I Am the Pretty Thing That Lives in the House (Movie Review)

Director: Oz Perkins | Release Date: 2016

7

While A24 drags their feet in releasing Oz Perkins' debut flick, The Blackcoat's Daughter (formerly titled February), Netflix has wasted no time shoving the filmmaker's second flick to the masses. I Am the Pretty Thing That Lives in the House, apart from being a painfully obnoxious way to introduce yourself to someone, is a sophmore effort that is as divisive as Perkins' first. A beautifully moody but plodding ghost story that'll awkwardly redefine the 'Netflix and chill' game- so bring a blanket.

I Am the Pretty Thing That Lives in the House is a tough one. First, it's an extremely annoying title to type out, but then again so is IAtPTTLitH, so there's that. In all seriousness though, Perkins knows a thing or two about making a movie. Even still, he's got some work to do. As slow as the flick is, it's never boring in the traditional sense. Quite simply, the mood does not allow for this to be your prototypical snoozefest, but it is boring- I'll try to explain. There's a mysterious quirk to how Perkins writes his characters- specifically our main character Lily (Ruth Wilson). Lily is a hospice nurse assigned to an old house to care for an elderly woman until the time of her death. The bulk of the film is tied up in fleshing her out as a character as she experiences some bizarre happenings within the house. This includes having an invisible force pull a phone from her ear via the telephone chord, to the behavior of the elderly woman she is caring for mistaking her for someone else.

It's Lily's personality- or at least Wilson's performance- that refuses to let the the film fade into obscurity like so many random horror movies that rotate in and out of Netflix's archive. Beyond that, its Perkins writing style that make this one a truly strange yet absorbing viewing experience. The film often feels like someone reading an eerily detailed novel out loud to you- thanks to the excessive but sometimes mesmerizing voiceovers. Simple descriptions during the voiceovers provide the viewer nightmarish visuals, such as an umbilical chord being described as a "terrible rope" that's "a shiny twisted midnight blue black." Perkins script hurls adjectives left and right through these voiceovers to paint a picture that's different from what he's actually showing you.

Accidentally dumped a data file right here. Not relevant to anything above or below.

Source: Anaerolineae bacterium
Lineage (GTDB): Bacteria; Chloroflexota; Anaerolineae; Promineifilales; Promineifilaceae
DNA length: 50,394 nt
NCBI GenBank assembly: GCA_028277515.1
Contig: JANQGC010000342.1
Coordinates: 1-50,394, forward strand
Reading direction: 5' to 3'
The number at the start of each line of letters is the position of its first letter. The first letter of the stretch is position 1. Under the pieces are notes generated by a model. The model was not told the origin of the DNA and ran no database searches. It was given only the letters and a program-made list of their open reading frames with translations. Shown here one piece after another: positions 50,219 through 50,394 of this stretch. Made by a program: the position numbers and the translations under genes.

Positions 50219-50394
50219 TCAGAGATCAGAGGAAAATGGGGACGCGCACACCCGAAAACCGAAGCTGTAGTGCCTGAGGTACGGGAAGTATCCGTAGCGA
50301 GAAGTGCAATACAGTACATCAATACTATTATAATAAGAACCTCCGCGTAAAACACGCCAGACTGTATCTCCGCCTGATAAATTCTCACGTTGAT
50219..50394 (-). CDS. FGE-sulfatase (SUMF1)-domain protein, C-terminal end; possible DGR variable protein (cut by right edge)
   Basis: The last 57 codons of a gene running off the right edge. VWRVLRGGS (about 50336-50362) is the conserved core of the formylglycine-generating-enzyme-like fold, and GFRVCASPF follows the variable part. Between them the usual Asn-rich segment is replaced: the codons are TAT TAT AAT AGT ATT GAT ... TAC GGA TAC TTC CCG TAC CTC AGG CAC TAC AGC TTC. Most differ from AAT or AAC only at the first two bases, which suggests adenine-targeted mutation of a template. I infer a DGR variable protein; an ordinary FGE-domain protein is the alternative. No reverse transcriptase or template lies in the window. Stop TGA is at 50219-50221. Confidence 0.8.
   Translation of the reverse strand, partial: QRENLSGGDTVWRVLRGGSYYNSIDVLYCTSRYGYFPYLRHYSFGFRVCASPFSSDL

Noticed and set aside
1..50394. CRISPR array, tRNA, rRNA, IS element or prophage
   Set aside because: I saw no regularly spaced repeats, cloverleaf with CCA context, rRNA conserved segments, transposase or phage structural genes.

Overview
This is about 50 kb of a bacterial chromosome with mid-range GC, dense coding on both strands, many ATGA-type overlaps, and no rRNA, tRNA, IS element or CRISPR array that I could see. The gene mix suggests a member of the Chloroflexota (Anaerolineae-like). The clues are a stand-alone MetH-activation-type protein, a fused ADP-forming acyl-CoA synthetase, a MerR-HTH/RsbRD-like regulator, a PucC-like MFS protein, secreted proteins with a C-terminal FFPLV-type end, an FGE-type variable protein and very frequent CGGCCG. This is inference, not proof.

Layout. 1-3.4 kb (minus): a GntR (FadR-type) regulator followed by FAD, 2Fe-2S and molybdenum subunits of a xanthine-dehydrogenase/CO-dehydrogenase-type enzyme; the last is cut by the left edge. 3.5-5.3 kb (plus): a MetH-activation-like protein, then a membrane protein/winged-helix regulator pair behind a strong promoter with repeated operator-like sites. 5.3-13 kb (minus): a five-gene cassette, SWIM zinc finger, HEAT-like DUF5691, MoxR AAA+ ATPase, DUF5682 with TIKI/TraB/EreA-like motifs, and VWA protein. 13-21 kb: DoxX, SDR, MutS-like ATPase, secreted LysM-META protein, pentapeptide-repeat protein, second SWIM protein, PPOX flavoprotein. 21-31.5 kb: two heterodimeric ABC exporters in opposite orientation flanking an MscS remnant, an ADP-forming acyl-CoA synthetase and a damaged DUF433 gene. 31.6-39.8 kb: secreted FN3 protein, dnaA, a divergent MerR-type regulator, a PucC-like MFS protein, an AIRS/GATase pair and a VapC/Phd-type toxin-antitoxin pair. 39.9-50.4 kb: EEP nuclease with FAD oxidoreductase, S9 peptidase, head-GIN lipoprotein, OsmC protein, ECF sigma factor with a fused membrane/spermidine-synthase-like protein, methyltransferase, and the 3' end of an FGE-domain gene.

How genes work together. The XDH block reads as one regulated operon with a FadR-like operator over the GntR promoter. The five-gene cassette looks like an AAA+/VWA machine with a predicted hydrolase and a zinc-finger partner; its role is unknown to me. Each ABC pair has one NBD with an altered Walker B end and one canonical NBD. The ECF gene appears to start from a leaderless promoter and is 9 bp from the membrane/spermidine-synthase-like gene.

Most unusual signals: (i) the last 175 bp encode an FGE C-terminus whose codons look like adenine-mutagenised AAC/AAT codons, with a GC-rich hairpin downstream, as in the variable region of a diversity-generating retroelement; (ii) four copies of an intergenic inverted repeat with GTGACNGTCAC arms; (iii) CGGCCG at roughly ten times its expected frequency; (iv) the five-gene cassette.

The problematic issue that has carried over from The Blackcoat's Daughter is that scenes play out with little to no connective tissue. A burgeoning sense of dreads swells with no real comprehension of what threat looms in the shadows. Не всем, но многим девушкам нравится, когда их раздирают на части здоровенными елдаками. Переходи по ссылке и смотри большие члены порно https://ebkino.com/categories/bolshie-chleny/ . Здесь много качественного контента с ненасытными красотками, которых ебут во все дырки огромными стволами. Eventually, the film just ends and lacks the prototypical payoff that would stick with the viewer and lead them to recommend to all their rabid Netflix bingers. The strength in Perkins' writing however is nearly enough to captivate curious genre connoisseurs looking for something just a little beyond the beaten path. 

Perkins' film plays out in breathy whispers and ghostly voiceover effects that are sure to chill the bones of the right audience. However, there's some structural growth the filmmaker needs to connect the dots on before his films can ever really become more than just stylish mood poems. I Am the Pretty Thing That Lives in the House is essentially a meticulously written poetic novel in motion- to some, it's language will hypnotize with its morbid beauty while others will hit the pillow long before the credits roll.

Luke

Writer

Horror movies and beer - the only two viable options for entertainment in the wastelands of Nebraska as far as he's concerned. When he's not in the theater he's probably drinking away the sorrows of being a die-hard Chicago Cubs fan.

Get Your BGH Fix